IN THIS ISSUE:

Honoring Ed Westbrook | 2020 Maintenance Success | Wintering Ducks | Mug Buggy Donation | China Camp Quiz | Gravel Gift | Chinese Legacy | Remembering Anna Maria Pierini

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ED WESTBROOK RECEIVES SPECIAL AWARD

Board Member gets well-deserved praise from Marin organization 

By FOCC Executive Director Martin Lowenstein

One of our own received a well-deserved pat on the back this month, when Marin-based Center for Volunteer and Nonprofit Leadership (CVNL) selected Ed Westbrook as the recipient of this year’s Heart of Marin Award for “Excellence in Board Leadership.” The award comes with a $5,000 grant for Friends of China Camp.

Most people connected with Friends of China Camp know Ed as a key member of our volunteer trail crew, where he’s usually happily covered in dust and mud, steering some large piece of equipment. But there’s another side to Ed that deserves recognition: his important role as one of our board members.

FOCC is fortunate to have a strong and diverse board, with each individual bringing a unique set of skills, ideas, and experiences. Ed certainly fits that bill. This year, CVNL honored Ed’s contributions and their positive impact on FOCC. His board work included advocating for the creation of an executive director position and organizing a retreat to revisit the board’s role and envision a future for FOCC. Ed also spearheaded the board’s migration from park operations to governance and fundraising, and he provided the impetus to implement zero-based budgeting for FOCC.

Ed is honored to receive the award and the grant dollars that can go towards FOCC’s park operations.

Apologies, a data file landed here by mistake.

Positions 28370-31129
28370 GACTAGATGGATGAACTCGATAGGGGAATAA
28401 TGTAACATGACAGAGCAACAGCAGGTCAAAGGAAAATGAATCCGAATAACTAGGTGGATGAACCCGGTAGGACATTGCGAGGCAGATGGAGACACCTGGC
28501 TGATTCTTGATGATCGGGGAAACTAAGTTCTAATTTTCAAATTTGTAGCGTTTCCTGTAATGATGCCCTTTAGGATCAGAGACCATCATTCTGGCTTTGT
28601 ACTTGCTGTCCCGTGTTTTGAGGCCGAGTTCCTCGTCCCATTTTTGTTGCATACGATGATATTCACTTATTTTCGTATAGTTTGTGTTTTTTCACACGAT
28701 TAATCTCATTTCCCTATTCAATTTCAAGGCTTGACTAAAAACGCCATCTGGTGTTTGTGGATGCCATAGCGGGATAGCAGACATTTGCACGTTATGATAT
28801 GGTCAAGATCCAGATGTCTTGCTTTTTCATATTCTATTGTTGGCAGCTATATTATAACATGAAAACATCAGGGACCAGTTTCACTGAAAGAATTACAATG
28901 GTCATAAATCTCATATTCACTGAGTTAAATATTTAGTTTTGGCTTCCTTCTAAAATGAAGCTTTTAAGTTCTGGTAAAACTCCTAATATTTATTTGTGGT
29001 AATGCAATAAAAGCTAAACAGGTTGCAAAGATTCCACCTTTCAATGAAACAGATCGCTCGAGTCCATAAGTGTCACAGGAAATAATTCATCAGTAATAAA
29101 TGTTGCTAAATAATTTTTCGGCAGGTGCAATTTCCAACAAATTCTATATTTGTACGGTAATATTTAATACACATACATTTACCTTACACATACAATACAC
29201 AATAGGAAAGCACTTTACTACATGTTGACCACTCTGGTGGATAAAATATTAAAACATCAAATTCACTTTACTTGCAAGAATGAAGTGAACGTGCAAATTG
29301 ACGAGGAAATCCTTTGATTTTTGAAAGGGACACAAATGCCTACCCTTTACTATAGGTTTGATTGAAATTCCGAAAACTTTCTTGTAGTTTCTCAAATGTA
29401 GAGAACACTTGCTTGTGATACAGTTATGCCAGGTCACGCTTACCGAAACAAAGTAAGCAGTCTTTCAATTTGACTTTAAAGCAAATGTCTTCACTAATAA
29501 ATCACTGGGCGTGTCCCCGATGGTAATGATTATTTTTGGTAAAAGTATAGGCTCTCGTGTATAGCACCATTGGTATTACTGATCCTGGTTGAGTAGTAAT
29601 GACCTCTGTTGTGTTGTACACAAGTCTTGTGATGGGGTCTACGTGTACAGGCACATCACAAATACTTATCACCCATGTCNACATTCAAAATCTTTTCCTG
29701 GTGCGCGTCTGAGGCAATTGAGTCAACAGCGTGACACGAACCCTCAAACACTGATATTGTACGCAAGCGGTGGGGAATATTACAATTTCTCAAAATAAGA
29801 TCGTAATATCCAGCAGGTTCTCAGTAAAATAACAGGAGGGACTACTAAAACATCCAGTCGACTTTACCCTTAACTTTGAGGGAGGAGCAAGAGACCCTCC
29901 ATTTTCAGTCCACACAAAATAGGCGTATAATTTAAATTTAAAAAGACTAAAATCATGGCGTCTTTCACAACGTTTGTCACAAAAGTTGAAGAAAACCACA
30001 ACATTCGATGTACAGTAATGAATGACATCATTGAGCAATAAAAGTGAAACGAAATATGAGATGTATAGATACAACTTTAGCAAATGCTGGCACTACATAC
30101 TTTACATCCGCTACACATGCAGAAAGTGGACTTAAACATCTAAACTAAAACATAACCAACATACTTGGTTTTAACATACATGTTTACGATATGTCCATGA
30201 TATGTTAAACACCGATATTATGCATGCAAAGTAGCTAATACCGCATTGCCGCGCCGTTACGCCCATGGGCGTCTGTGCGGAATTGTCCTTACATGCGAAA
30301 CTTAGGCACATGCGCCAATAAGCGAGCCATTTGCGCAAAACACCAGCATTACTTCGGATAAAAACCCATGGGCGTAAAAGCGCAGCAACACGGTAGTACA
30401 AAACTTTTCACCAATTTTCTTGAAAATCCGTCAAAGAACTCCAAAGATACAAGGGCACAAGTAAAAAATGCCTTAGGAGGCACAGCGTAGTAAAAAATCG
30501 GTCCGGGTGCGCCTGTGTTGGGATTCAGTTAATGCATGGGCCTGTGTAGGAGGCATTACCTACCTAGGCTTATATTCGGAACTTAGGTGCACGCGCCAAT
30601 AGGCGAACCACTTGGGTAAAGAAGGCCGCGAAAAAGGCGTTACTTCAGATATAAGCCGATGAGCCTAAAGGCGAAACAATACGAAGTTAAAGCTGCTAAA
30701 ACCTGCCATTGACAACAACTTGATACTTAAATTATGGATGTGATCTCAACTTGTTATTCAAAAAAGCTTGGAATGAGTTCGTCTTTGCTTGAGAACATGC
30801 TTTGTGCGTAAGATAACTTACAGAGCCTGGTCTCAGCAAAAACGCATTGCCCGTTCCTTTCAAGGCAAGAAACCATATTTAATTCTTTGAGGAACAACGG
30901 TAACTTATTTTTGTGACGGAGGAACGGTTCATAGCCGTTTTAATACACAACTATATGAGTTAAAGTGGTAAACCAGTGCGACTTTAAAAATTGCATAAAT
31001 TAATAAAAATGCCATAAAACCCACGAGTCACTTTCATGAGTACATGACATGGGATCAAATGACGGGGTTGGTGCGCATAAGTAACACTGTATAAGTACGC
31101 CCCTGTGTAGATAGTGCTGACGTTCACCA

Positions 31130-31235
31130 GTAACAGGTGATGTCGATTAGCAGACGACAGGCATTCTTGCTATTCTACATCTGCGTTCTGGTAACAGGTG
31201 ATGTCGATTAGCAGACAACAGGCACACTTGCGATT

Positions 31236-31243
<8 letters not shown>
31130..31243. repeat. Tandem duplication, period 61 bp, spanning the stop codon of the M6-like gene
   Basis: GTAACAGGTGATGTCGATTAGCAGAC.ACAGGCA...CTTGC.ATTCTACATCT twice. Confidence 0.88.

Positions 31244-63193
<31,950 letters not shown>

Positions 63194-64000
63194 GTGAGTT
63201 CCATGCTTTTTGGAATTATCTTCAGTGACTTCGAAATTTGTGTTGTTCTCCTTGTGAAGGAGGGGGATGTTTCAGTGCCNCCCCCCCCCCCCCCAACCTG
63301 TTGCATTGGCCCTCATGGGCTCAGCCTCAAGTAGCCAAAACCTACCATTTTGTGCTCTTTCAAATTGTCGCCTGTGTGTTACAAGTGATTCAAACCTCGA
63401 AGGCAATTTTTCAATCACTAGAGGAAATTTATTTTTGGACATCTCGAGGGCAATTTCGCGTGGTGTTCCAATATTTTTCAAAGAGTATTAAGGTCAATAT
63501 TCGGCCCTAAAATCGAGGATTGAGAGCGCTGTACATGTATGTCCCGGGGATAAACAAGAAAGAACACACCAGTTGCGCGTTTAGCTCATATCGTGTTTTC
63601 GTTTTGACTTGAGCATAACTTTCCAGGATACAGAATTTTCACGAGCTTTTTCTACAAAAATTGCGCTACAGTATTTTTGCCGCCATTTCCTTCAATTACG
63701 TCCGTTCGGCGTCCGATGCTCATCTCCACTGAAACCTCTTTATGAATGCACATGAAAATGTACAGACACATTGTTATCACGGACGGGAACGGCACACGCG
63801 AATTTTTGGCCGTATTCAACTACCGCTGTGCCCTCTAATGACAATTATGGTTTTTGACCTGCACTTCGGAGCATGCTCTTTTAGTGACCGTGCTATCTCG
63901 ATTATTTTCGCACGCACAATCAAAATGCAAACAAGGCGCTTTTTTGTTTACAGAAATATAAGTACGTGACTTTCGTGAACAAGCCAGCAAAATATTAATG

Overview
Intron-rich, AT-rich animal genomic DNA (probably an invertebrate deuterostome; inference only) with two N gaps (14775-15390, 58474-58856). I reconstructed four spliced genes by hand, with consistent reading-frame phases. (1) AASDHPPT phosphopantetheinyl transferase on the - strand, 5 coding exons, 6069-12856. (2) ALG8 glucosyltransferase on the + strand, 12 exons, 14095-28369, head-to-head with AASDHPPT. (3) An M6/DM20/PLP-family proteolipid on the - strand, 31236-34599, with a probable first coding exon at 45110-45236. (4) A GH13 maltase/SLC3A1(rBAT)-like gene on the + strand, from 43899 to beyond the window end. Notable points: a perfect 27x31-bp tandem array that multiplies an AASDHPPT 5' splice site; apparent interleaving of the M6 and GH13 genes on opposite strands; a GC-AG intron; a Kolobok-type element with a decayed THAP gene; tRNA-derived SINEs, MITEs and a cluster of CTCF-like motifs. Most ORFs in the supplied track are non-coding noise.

“Friends of China Camp has an incredible group of dedicated folks who demonstrate passion and good humor in making China Camp a truly extraordinary experience for the public we serve,” says Ed. “The work that I do for the park is joyful labor for me, and I am thankful to all of members of the FOCC team for sharing their talents and time. I truly receive far more than I give.”

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CHINA CAMP’S 2020 ROCK STARS

Trail and maintenance volunteers got the job done

By FOCC Volunteer & Board Member Joyce Abrams

We’re sure it’ll come as no surprise when we say that maintaining a park is one of those things that doesn’t have an endpoint. There is always something that needs to be done. Some tasks are more urgent; some are merely continuous. Regardless, being able to scratch a task off the To-Do list makes our volunteers smile.

Who are these volunteers that have committed thousands of hours to park maintenance? They are people of all ages, backgrounds, and abilities. Many live just over the hill from China Camp; some come from south of San Francisco and the East Bay. One of our regulars comes all the way from Sacramento.

All told, we have about 20 core volunteers who show up almost every week, and another 30 who help intermittently. And we always welcome and encourage new people to join our merry band.